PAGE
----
Dr. James A. Hyde, retired professor in the University of Louisville School of Medicine, will serve as the interim director of Louisville Seminary’s Marriage and Family Therapy program (MAMFT), beginning November 17. His appointment to the position follows the departure of Sheri Ferguson, who resigned her position just prior to the start of the 2003-2004 academic year.
Hyde began teaching in the department of psychiatry and behavioral sciences at the University of Louisville in 1986. During his years on the faculty he garnered 12 grants from several foundations and groups in support of training programs and new courses for the school. In 2000, graduating psychiatric residents of the University of Louisville recognized this highly respected teacher with the “Golden Apple” or Best Teaching Award. For eight years he also taught at Southern Baptist Theological Seminary, where he initiated one of the first seminary courses in the country on the pastoral care of persons with AIDS and their loved ones.
His extensive experience as pastor, chaplain, and therapist, including 35 years of clinical experience, led Louisville Seminary to invite him to join the adjunct faculty and clinical supervision teams. As interim director of the Seminary’s nationally recognized MAMFT program
, he will continue in both responsibilities.
An ordained Southern Baptist minister, Hyde received degrees from Samford University (BA) and Southern Baptist Theological Seminary (MDiv; ThM). His doctoral degrees are from Southeastern Baptist Theological Seminary (DMin) in Wake Forest, N.C., and Southern Baptist Theological Seminary, where he earned the PhD in the psychology of religion. Hyde is certified and licensed as: Supervisor in the American Association of Marriage and Family Therapy (AAMFT); Fellow in the American Association of Pastoral Counselors (AAPC), and Clinical Member of the Association for Clinical Pastoral Education (ACPE). He is licensed by the Kentucky Association of Marriage and Family Therapists and the Kentucky Board of Certification for Fee-based Pastoral Counselors.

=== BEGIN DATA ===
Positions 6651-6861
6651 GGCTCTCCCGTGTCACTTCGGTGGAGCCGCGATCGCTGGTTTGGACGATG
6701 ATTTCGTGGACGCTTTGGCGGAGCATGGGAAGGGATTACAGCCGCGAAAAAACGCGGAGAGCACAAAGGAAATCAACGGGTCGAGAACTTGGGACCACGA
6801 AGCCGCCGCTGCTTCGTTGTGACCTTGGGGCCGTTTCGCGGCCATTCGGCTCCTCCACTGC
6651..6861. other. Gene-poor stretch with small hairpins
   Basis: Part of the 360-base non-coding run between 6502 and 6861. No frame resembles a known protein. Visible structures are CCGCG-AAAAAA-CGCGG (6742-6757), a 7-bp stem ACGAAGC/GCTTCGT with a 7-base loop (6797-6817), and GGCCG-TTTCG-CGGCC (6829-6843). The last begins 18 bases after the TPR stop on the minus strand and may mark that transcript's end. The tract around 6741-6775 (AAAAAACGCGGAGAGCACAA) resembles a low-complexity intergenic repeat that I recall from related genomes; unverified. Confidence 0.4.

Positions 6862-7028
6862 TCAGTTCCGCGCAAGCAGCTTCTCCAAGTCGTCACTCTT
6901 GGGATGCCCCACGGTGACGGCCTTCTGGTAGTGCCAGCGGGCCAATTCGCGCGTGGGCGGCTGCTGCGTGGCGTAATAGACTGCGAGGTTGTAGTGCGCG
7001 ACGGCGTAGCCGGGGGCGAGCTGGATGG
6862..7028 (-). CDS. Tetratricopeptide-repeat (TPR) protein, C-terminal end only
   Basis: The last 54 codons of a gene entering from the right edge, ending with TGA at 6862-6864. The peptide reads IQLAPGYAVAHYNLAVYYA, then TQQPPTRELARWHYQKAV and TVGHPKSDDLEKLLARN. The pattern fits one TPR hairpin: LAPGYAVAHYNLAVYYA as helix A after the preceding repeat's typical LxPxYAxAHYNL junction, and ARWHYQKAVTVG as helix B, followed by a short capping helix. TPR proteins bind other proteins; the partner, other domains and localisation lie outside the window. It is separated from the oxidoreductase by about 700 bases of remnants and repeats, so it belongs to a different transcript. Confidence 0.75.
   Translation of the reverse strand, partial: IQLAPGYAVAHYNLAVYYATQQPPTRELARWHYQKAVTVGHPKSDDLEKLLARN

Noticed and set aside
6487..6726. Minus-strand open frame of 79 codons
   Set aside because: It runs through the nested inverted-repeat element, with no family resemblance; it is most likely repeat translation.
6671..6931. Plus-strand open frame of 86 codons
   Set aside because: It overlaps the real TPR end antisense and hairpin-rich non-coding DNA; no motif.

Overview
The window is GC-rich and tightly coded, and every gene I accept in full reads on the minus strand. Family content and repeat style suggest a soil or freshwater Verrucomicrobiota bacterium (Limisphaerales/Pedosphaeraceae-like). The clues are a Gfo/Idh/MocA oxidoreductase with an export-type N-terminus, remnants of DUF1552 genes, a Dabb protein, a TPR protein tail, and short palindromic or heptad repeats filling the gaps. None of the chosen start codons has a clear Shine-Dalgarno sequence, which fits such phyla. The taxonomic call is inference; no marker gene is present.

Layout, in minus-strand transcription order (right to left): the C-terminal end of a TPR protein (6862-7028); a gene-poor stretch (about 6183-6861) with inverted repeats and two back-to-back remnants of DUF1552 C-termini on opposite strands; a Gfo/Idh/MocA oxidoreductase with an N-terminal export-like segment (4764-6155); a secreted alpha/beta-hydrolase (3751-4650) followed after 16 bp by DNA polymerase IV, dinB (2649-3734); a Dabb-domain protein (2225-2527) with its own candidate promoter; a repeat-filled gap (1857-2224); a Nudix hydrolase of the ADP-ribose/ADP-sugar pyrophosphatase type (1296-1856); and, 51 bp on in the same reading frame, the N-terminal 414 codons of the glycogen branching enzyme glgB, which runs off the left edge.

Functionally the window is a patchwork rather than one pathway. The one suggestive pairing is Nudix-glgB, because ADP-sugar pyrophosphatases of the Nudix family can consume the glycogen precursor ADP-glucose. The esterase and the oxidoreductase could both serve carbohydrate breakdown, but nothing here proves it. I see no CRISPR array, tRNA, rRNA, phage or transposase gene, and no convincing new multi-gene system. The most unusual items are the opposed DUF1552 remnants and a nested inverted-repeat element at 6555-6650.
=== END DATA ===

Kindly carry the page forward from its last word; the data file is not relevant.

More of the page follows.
Hyde has published extensively in the field with more than 30 peer-reviewed articles and chapters to his credit. His research has included marriage and family therapy, spirituality and healing, AIDS group psychotherapy, and supervision of psychotherapy. He has also directed several counseling centers and programs during his distinguished career. Currently he serves on the board of the Wayne Oates Institute, the AIDS Interfaith Ministry of Louisville, the Louisville Pastoral Counseling Consortium, which he founded in 1997, the University Hospital Ethics Committee at the University of Louisville, and the Judicial Ethics Panel of AAPC.
The Master of Arts in Marriage and Family Therapy program
is one of four accredited, seminary-based programs in the United States. The program is accredited by the Commission on Accreditation of Marriage and Family Therapy Education (COAMFTE) of the American Association for Marriage and Family Therapy (AAMFT) and the American Association of Pastoral Counselors (AAPC), which has ranked Louisville Seminary’s program as one of the top in the nation.
Composed of courses in theology and biblical studies, training in marriage and family therapy, at least 500 hours of client contact, and 100 hours of supervision, the MAMFT program also houses the Louisville Seminary Counseling Ministry, a training ground for MFT students, offering professional and affordable therapy to the Louisville community. Rev. Jay Close is responsible for practicum placements in the Counseling Ministry program, which has become a vital resource to pastors, congregations, and individuals throughout the Louisville area.